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Customer Relationship Management in Long-Term Care

More Than a Software Solution!


Updated November 19, 2013

Customer Relationship Management in Long-Term Care

CRM is not just a software solution but a way to enhance resident and patient experiences.

@Ryan McVay, Getty Images

CRM, or Customer Relationship Management, is a business strategy designed to reduce costs and increase profitability by solidifying customer loyalty. According to CRM.com, “True CRM brings together information from all data sources within an organization (and where appropriate, from outside the organization) to give one, holistic view of each customer in real time. This allows customer facing employees in such areas as sales, customer support, and marketing to make quick yet informed decisions on everything from cross-selling and upselling opportunities to target marketing strategies to competitive positioning tactics.

People often equate CRM with a software solution. But in part it is about establishing a culture of data collection. It's a strategy used to learn more about customers' needs and behaviors in order to develop stronger relationships with them. According to CRM.com, the more useful way to think about CRM is as a process that will help bring together lots of pieces of information about customers, sales, marketing effectiveness, responsiveness and market trends. And no surprise but when you do this you also enhance the resident experience.

Insights allows for:

  • improved customer service
  • added cross-sell and upsell opportunities
  • improved close rates
  • streamlined sales and marketing processes
  • improved customer profiling and targeting
  • reduced costs
  • increased share of customer and overall profitability

It can be expensive to implement CRM. Some firms are using Web-based CRM technologies for only hundreds of dollars per month per user; however large companies may spends millions to purchase, install, and customize the technology required to support its CRM initiative.

A Gartner report, "Three Steps to Create a CRM Strategy," outlines, you guessed it, three steps to develop an effective CRM strategy.

  1. Step 1 — Set the Destination: Managers are urged to create their own definition of CRM to gain buy-in and cohesiveness from those involved in the initiative. A vision with desired results should be established immediately.
  2. Step 2 — Audit the Current Situation: Analyze past CRM initiatives to understand what did/did not work. Don’t take shortcuts in information gathering. And according to Gartner, “seek information from external sources first, and weight customer and consumer feedback highest."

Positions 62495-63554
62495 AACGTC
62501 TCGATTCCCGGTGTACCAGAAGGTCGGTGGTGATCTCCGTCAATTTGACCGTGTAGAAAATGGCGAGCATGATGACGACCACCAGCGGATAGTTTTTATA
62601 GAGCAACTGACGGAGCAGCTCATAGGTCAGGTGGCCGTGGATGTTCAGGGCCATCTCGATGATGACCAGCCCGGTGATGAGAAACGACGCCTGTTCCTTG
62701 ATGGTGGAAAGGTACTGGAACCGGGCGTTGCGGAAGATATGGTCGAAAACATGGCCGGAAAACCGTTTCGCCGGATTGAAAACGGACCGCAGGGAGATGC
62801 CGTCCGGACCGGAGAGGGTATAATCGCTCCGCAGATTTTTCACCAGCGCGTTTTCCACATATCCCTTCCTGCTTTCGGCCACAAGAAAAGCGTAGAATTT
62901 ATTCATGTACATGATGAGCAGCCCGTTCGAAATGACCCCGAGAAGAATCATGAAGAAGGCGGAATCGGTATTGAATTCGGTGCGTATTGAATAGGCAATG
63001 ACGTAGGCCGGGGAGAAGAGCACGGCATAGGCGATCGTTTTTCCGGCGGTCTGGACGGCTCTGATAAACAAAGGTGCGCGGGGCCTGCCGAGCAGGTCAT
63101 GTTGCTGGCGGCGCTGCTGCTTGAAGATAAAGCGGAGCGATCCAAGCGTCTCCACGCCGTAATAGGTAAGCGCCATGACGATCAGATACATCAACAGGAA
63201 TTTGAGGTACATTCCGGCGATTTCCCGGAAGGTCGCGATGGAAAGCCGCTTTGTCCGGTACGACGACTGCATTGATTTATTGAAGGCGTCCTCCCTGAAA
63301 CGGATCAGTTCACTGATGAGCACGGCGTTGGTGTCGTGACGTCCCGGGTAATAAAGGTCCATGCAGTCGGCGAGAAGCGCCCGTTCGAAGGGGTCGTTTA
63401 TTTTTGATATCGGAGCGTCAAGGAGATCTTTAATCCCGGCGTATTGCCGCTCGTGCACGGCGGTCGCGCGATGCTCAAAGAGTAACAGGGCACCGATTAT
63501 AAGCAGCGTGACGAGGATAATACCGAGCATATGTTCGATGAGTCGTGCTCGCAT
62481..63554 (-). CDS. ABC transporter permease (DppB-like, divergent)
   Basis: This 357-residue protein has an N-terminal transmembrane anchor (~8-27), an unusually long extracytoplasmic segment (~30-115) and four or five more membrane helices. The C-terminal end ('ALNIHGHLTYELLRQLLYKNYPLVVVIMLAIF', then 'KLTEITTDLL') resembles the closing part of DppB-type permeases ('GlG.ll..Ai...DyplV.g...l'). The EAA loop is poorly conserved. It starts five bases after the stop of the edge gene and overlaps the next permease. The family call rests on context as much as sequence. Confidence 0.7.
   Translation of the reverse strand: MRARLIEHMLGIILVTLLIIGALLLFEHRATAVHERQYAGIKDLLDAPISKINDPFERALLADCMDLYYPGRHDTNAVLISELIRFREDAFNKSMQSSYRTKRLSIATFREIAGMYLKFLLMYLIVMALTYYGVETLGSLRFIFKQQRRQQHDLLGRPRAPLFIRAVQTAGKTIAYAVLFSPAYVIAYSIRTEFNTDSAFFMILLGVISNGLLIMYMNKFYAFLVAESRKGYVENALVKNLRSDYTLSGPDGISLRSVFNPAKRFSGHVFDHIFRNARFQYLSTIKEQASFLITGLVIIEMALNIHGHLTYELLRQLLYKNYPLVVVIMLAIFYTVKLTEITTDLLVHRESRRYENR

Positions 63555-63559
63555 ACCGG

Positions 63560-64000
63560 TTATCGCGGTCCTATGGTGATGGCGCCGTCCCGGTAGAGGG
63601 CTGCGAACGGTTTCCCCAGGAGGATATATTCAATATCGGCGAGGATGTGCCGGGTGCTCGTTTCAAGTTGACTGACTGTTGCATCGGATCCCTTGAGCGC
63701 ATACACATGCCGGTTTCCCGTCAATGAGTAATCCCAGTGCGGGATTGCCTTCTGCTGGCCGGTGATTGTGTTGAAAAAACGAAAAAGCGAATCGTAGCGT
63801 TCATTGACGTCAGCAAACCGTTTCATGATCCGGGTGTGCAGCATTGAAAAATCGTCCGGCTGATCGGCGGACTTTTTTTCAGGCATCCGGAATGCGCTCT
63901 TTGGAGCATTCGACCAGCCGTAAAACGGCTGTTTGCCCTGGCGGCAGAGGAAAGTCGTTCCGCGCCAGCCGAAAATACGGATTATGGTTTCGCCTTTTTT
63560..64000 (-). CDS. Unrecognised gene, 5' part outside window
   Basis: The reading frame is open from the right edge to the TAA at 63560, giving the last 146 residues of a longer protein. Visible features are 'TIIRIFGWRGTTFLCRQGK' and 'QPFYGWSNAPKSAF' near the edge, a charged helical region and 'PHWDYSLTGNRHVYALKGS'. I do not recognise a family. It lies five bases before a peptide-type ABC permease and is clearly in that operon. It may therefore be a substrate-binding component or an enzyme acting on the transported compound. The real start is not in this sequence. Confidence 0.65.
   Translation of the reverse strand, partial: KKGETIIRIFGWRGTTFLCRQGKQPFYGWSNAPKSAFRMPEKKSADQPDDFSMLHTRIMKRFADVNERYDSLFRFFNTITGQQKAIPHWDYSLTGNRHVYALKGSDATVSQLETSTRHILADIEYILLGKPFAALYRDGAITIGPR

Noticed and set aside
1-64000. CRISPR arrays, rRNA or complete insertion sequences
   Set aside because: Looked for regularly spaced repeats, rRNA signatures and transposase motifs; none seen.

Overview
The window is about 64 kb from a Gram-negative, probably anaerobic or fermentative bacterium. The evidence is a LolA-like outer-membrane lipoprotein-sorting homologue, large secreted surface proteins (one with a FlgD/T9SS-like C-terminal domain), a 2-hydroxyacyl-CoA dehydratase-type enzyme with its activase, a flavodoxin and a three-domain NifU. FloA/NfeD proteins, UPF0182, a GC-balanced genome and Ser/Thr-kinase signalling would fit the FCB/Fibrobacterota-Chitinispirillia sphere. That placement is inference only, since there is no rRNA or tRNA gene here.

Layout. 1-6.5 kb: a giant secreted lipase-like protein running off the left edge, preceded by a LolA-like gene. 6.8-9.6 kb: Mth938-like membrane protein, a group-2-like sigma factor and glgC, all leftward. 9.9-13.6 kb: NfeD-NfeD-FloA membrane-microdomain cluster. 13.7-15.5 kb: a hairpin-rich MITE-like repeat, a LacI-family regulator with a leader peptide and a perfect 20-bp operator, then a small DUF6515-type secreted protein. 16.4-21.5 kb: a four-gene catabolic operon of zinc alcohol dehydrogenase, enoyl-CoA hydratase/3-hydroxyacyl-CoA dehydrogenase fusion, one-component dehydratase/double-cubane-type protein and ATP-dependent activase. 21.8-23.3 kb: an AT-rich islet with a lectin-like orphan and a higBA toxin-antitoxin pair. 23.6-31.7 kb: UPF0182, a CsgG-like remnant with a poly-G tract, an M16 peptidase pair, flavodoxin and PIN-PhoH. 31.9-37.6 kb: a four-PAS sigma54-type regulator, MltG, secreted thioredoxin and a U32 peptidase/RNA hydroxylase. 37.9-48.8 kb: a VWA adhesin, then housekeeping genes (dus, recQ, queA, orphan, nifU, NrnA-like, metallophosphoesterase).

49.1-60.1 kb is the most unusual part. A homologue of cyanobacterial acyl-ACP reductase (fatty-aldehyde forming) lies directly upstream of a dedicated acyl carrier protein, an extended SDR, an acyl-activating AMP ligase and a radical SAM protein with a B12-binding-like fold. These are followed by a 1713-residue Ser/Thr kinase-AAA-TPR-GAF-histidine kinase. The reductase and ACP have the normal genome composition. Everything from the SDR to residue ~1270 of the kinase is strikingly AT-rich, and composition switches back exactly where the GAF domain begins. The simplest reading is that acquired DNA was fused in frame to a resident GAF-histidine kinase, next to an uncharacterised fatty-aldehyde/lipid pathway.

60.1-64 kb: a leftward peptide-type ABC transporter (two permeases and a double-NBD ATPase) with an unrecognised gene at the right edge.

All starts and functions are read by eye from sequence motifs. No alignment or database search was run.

3. Step 3 — Map the Journey: Identify the steps to achieve the vision. According to Gartner, three to five top-line objectives for CRM initiatives should be established.

A CRM strategy must be linked to the overall corporate strategy, and it must build on existing sales or marketing strategies that are already in use.

Gartner outlines eight building blocks for CRM:

  • vision
  • strategy
  • customer experience
  • organizational collaboration
  • processes
  • customer information
  • technology
  • metrics.

One Chance May Be All You Get

An Accenture research study has shown that almost half of U.S. consumers are willing to pay more for quality customer service from their healthcare insurance providers. Of 1,000 insured individuals 80 percent expect customer services to be easier and more convenient. If they are that demanding of their insurers, they are bound to be even more demanding of their healthcare providers. You can get a leg up by knowing your customer and letting CRM technology, combined with a culture of data gathering, help.

What Accenture found that consumer want from insurers is not much different from what they want from aging services providers.

  • Knowledgeable People Who Can Solve Their Problems
  • Convenient Hours
  • Short Wait Times

In other words they want the basics.

According to the report "Customers have become more diverse and more demanding, wanting service offerings, experiences, and communications increasingly on their own terms. They have also become more technology-savvy and less shy in broadcasting their experiences. Technology trends like social media have ignited a new consumer activism, whose reverberations have only begun to be felt.

As you start to audit your marketing, consider CRM as an invaluable tool. And you may want to check out the MacKay 66. Harvey MacKay outlines 66 things he wants his salespeople to learn about their customers over time. And that is for a company that sells a very boring product – envelopes!

CRM is a great way to extend your brand and make an impact on prospects and customers alike.

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